Riley’s argument is that the present poverty and misery experienced by many Black American communities cannot be blamed solely on racism and the legacy of enslavement. He and the authors he cites don’t deny that racism and discrimination exist, rather that the main cause of the present troubles of family breakdown, crime, unemployment and welfare dependency are due to the misplaced social programmes of the 1970s. Like Shelby Steele, he believes that Black Americans have taken the wrong road to uplift. Since the civil rights movement, they have concentrated on acquiring political power, resulting in the election across America of Black politicos, mayor and other officials. But these have not helped ordinary Blacks. He states at one point that Black politicians will ignore the underclass just to stay elected just as White politicos will, and cites a couple of scandals were Black politicians on their constituencies’ education boards were caught fiddling the exam results. He argues instead that Blacks should have followed the example of other impoverished communities, like the Chinese and Pennsylvania Germans, who eschewed acquiring political power in favour of economic uplift. He contrasts these groups with the 19th century Irish. These had political power, but nevertheless the Irish community itself remained poor and marginal.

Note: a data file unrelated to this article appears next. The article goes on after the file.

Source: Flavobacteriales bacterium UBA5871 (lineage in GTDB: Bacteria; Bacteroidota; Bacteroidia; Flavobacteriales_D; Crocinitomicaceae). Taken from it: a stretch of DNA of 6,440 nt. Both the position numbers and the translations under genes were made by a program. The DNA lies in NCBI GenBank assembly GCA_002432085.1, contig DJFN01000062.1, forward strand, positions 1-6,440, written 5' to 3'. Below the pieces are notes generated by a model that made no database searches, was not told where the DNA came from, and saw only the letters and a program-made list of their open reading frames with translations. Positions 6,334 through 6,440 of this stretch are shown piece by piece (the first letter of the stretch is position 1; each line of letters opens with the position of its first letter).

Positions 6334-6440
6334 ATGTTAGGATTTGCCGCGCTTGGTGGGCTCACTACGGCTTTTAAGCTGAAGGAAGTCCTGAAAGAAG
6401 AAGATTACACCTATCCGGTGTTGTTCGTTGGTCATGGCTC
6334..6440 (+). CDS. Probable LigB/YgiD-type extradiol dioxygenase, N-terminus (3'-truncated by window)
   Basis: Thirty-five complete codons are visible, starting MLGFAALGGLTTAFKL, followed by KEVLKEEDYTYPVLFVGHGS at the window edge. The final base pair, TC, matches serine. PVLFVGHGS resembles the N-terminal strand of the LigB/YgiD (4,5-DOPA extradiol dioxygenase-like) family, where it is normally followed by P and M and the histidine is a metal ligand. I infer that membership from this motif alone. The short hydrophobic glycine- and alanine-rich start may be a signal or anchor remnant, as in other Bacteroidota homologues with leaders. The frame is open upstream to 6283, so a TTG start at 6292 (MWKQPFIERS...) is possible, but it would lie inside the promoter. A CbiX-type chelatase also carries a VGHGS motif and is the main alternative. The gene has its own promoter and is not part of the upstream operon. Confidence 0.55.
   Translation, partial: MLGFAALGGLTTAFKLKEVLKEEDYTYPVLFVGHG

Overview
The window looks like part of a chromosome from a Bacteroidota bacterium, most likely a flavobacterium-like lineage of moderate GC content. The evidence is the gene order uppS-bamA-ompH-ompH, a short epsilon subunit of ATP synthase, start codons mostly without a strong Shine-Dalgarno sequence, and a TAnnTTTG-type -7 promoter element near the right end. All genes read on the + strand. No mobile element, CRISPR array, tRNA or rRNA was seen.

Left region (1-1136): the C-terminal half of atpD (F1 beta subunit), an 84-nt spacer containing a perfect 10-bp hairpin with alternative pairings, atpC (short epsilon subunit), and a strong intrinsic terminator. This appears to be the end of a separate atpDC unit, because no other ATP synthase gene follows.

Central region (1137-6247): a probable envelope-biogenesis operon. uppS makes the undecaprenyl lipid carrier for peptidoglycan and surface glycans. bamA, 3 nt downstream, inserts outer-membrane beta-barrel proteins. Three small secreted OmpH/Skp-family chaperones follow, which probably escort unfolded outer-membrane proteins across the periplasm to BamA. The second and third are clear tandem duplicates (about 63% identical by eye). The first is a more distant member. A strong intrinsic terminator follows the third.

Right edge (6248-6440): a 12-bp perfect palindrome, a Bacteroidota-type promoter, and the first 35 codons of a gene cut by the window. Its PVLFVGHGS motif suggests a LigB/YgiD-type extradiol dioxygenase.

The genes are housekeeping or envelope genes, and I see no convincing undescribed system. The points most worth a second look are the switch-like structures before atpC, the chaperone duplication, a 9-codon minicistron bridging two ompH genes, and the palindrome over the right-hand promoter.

Riley cites a number of other authors that show the explosion of Black entrepreneurialism after the end of slavery, as Blacks took over and entered a wide variety of professions. These scholars have argued that by the end of the 19th century Black communities also had their own business districts like White communities, as well as excellent schools. The 1913 Negro Almanac boasted of this achievement, comparing the capital accumulated by Blacks with that of the former Russian serfs. The former serfs had collectively $500 million in capital and a literacy rate of 30 per cent. Black Americans had $700 million and 70 per cent ‘had some education in books’. (74). In Chicago in 1885 there were 200 Black-owned businesses operating in 27 different fields. (75). And this trend continued, with the emergence in other areas of a small, but significant Black clerical class. At the same time, the number of Black Americans owning their own homes increased massively. Black prosperity increased during the years of the two World Wars,, when Blacks took on White jobs. They were still below that of Whites, but were catching up. As were Blacks in education. Blacks typically left school four years before Whites. But as the 20th century went on, this fell to two. Between 1950 and 1960 the number of Black doctors, lawyers and social workers expanded so that in 1953 a real estate journal called Blacks ‘the newest middle class’. (77). But this professional, educational and economic rise and expansion somehow came to an end in the 1970s.